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Big question 2: What’s different about building learning power?

 

How is building learning power different? What’s the distinction between learning more, learning better and becoming a better learner?

2. From there to here

An enthusiasm for ‘better learning’ has motivated teachers for a long time. In attempts to help students learn more or learn better, teachers tried to understand learning styles, multiple intelligences, and the like. In attempts to help students improve their organisation of knowledge or the effectiveness of their memory, teachers used tools like mind maps, mnemonics, and other study skills. These approaches have laid the ground for a deeper, more permanent set of approaches, whose aim is to get beyond learning more, or learning better, to helping students to help themselves become better learners.

” I can’t think of anything more worth learning than learning to learn. It’s like having money in the bank at compound interest” David Perkins. Project Zero, Harvard University

Key issues

  • learning is a learnable craft
  • learning how to learn involves attitudes, values, interests and beliefs
  • developing better learners is done with and by learners rather than to learners
  • involves cultivating dispositions and values rather than training skills
  • is not an inevitable by-product of ‘traditional effective teaching’.
  • is about making students ready and willing as well as able to learn

2a We used to think…

that ‘improving the quality of students’ learning’ was really about ‘raising attainment’. Learning was seen as a performance rather than a process (learning more). Later ‘learning to learn’ aimed to develop ‘study skills’. ‘Good teaching’ was still content focused, plus delivering study skills (learning better). Then we moved to the idea of removing stress levels to raise performance levels, but the focus was on how the teacher could ‘teach’ better, rather than on how students could be helped to become better learners.

 

 

2b But now we think…

… of ‘learning’ as an interesting process going on in children’s brains. When we all believed that ‘intelligence’ was fixed at birth there seemed little point in trying to cultivate it. Now we know just how learnable learning is we are realising that there’s a place for developing how we learn. Research uncovered some dimensions or energies or powers that can be used to shape how we learn. They could shape, for example, the growth of our resilience in learning, our learning relationships, our thinking skills and how we manage our learning. Ask yourself;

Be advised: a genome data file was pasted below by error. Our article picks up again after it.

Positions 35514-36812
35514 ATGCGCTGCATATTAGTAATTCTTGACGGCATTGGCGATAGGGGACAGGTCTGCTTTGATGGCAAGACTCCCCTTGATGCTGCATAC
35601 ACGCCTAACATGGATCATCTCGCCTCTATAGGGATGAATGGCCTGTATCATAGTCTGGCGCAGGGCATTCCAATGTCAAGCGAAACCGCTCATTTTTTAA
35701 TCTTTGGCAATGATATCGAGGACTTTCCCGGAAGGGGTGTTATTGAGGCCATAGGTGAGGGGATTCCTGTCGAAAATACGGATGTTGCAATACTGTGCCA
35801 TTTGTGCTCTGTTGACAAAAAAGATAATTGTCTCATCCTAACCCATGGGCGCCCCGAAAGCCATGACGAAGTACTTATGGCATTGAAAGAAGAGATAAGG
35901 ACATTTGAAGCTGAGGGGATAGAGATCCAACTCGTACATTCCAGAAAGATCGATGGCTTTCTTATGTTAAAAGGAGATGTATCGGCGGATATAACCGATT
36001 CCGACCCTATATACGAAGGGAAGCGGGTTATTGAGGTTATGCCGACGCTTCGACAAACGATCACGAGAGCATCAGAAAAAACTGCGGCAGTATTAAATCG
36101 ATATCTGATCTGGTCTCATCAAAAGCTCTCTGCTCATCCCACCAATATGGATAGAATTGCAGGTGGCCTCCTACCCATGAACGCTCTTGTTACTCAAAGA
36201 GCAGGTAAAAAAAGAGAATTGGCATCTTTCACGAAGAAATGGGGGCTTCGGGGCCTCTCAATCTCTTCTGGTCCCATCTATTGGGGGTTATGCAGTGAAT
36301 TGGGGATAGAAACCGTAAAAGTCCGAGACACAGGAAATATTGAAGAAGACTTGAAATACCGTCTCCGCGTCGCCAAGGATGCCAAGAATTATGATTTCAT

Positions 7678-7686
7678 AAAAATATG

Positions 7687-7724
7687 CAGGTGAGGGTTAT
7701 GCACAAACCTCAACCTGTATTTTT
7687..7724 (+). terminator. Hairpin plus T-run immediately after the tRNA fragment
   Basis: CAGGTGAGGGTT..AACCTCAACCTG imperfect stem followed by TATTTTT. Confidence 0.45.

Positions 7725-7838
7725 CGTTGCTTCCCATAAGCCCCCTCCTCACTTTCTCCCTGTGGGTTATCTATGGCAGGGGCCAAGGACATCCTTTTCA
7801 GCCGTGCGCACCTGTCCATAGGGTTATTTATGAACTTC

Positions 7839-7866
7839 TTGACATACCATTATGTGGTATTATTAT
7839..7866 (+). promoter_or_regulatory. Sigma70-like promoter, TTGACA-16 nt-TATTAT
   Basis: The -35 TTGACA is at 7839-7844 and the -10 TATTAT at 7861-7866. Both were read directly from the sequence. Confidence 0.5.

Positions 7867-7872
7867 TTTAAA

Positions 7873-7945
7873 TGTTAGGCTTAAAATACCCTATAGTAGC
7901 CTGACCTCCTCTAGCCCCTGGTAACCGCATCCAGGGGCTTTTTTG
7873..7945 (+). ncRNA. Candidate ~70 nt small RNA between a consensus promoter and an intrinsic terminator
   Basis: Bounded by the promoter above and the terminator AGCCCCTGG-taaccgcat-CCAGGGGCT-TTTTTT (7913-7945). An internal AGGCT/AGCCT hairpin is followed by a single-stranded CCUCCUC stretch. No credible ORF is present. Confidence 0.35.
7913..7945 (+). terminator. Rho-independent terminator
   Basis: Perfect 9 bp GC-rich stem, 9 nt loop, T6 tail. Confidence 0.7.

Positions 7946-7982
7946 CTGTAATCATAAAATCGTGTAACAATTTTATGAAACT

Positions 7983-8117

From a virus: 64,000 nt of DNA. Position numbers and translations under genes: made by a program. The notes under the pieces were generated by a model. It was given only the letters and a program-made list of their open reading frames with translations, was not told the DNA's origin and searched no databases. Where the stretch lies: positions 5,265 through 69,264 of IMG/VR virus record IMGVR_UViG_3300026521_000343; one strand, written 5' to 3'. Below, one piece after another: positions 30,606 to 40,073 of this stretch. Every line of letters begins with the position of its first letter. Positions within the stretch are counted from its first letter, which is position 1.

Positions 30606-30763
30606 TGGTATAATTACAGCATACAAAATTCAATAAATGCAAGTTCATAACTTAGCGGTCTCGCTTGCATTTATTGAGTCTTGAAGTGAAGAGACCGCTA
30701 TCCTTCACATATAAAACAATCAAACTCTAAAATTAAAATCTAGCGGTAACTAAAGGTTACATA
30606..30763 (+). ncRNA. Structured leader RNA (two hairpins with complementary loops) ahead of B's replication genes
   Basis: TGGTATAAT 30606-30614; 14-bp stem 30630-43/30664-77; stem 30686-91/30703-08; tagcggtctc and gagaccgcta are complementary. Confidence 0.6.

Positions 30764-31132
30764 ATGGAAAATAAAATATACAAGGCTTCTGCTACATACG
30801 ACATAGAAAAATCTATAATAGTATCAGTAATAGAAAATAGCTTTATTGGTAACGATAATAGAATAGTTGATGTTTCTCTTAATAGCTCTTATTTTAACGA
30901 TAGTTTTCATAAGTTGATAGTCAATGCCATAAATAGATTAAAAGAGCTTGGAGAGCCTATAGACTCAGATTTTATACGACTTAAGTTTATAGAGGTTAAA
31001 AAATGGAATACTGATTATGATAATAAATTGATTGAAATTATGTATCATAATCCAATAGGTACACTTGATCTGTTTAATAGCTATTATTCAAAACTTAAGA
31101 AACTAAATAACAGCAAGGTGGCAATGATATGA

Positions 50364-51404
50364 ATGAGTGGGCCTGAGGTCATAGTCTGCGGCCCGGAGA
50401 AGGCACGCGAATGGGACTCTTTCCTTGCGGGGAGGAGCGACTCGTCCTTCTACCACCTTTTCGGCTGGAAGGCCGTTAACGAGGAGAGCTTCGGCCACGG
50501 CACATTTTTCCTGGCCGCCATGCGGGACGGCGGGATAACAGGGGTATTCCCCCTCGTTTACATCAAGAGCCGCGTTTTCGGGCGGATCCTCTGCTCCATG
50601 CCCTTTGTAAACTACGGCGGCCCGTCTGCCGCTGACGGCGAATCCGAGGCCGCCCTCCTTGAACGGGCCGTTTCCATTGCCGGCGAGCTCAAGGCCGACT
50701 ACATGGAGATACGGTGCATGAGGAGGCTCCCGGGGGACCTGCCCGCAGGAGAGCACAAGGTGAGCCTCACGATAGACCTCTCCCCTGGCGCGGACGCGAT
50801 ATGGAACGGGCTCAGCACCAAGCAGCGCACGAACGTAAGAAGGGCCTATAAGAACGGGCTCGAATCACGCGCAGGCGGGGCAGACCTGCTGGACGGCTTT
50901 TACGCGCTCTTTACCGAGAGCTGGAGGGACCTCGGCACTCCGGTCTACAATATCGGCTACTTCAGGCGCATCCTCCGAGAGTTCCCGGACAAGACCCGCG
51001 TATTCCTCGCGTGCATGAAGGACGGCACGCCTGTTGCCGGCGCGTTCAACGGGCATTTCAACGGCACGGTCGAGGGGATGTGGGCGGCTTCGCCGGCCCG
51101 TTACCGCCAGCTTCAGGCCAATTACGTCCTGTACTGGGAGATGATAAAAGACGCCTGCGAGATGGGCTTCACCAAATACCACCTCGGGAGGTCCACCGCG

• What does resilience mean to a four-year-old, or ten-year-old, or a sixteen year old and how can it be appropriately stretched?
  • What kinds of thinking skills will help students become better learners?

 

 

 

2c Disposition; the hidden dimension of learning

What if some of the girls in your class believed that ‘Maths isn’t for girls’ or that some students thought that ‘If you can’t solve it in a minute, you can’t solve it at all’ or that ‘Bright people never have to try’. All these erroneous ideas cause students to be disposed to give up easily, to feel stupid, to feel disengaged. Think of ‘dispositions’ as indicators of the degree to which one is disposed to make use of a skill or knowledge.

Underlying this approach is a recognition that learning how to learn involves more than skills, it involves students attitudes, values, interests and beliefs as well. It’s about helping students to help themselves to be disposed to persist, to question and be curious, to collaborate harmoniously and to be open to new ideas.

The good thing is that these dispositions, inherent in all of us, are not fixed at birth. They can be developed by all of us regardless of ‘ability’, social background or age. Extending our learning power has no limits.

‘Dispositions to learning should be key performance indicators of the outcomes of schooling. Many teachers believe that, if achievement is enhanced, there is a ripple effect to these dispositions. However, such a belief is not defensible. Such dispositions need planned interventions.’

John Hattie, Visible Learning

2d Where do you stand?

Think about what you think good learners do. Mull over the statements and indicate whether you broadly agree or disagree with them.

Think about how you teach in relation to each of them. To what extent does your teaching embody what you say about good learning?

Do you sometimes act as if you believed something different from what you say you believe?

From learning more, to learning better, to becoming better learners

From learning more, to learning better, to becoming better learners

Learning more: an interest in raising achievement

  • Outcome of schooling (e.g. KS2 SATs results)
  • ‘Good teaching’ was about content and acquisition
  • ‘Good teachers’ could put across information, develop literacy and numeracy, etc.

When schools’ prospectuses first started talking a lot about ‘improving the quality of students’ learning’ what they really meant was ‘raising attainment’. ‘Learning’ was only used to refer to the outcome of schooling, learning as performance rather than learning as a process. There was no recognition of ‘learning’ as an interesting process going on in children’s brains.